Deputy Ó Snodaigh concluded by saying "we were encouraged by the large turnout for the protest last Saturday in Shannon and especially the massive protests that took place around the globe and in the US itself. The protests in the US put pay to some of the more mischievous comments that have sought to define the anti-war movement as anti-American." ENDS


Sinn Féin President Gerry Adams MP this morning led a party delegation to meet with the Taoiseach Bertie Ahern and Minister for Foreign Affairs Brian Cowen. Also on the Sinn Féin delegation were Martin McGuinness MP, Mitchel McLaughlin MLA and Ard Chomhairle member Rita O'Hare.

Speaking following the meeting Mr. Adams said "Thursday's meeting between the Taoiseach and the British Prime Minister will probably be the most crucial meeting yet in the peace process." During the meeting Mr. Adams spoke to the Taoiseach about 'unhelpful' briefings which he believed were coming from government sources in relation to current difficulties. Mr. Adams said:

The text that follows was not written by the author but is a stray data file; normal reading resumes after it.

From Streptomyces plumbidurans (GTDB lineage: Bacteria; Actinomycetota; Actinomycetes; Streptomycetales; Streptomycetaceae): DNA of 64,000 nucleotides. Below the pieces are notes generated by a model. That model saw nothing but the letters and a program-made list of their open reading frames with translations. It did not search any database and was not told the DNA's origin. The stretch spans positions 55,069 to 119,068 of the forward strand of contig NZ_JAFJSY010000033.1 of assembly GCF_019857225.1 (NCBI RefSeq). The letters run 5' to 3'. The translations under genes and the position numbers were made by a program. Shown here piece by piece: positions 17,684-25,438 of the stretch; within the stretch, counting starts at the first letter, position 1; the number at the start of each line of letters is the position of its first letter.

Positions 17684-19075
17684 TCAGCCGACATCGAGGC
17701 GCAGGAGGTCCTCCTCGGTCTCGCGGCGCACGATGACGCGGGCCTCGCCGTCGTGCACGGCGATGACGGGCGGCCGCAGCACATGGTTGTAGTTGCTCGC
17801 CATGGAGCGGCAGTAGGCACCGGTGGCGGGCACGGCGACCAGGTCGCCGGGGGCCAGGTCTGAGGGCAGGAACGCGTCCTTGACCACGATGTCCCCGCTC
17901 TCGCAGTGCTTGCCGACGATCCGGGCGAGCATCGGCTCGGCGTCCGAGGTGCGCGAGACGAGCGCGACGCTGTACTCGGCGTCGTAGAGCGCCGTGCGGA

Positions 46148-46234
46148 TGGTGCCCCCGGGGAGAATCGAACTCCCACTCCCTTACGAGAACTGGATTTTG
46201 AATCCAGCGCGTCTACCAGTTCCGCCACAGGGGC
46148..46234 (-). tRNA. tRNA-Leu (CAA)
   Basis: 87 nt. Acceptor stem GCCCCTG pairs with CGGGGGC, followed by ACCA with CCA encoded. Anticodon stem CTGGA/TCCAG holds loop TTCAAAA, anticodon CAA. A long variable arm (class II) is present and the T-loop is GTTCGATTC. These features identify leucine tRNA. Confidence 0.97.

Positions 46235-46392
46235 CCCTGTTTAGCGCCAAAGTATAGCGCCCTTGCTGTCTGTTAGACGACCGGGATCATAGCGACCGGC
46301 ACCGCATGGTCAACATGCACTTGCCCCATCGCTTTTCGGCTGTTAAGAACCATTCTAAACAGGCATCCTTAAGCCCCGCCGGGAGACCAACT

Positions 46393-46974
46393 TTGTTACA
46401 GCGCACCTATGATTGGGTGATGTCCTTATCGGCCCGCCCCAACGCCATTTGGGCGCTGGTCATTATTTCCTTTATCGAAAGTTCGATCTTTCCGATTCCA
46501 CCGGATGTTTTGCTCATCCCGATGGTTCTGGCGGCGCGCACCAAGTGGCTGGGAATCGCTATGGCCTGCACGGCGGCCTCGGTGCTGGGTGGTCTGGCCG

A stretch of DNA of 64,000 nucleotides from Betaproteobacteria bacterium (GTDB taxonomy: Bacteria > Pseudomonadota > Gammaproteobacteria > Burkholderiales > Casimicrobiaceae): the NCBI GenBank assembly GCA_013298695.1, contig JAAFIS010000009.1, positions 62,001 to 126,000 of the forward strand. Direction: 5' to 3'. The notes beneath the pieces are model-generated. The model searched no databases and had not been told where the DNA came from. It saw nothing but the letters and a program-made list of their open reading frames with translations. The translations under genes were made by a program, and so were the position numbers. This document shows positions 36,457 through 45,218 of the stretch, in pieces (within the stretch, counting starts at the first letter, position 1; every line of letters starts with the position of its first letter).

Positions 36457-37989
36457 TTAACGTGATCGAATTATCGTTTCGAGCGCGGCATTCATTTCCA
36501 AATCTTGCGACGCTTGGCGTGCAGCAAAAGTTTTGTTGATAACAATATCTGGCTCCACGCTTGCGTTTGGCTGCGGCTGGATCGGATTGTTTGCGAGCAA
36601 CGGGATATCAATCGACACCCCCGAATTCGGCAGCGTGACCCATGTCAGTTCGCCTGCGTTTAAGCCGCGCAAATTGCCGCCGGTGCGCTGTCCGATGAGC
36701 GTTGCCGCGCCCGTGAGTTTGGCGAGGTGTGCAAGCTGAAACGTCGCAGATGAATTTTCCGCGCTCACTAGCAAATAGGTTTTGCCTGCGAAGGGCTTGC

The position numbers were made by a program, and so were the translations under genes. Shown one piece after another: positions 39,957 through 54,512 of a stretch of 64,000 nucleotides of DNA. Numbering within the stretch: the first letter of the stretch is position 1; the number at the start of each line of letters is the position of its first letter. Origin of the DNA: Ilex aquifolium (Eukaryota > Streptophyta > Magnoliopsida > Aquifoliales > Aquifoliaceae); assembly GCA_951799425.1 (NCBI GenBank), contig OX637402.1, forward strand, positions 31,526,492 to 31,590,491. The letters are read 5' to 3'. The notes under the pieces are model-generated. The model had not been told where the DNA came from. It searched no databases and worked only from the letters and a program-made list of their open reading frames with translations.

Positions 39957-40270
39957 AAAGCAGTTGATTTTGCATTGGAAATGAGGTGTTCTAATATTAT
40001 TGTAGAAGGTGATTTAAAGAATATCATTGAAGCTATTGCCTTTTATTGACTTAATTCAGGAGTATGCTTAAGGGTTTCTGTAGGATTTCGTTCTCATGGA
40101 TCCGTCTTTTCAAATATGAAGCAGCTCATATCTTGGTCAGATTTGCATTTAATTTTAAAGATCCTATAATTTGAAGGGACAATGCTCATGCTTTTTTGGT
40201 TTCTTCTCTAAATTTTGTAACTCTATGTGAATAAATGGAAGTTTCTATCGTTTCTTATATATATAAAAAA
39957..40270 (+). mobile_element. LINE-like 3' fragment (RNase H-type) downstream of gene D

"We were very pleased to have met the Taoiseach this morning to discuss the urgent need to re-instate the political institutions and end the current impasse in the peace process. Other items which we discussed this morning were the recent government cutbacks in Irish language funding and the Electoral Office fiasco in the Six Counties which has led to the disenfranchisement of almost 200,000 people.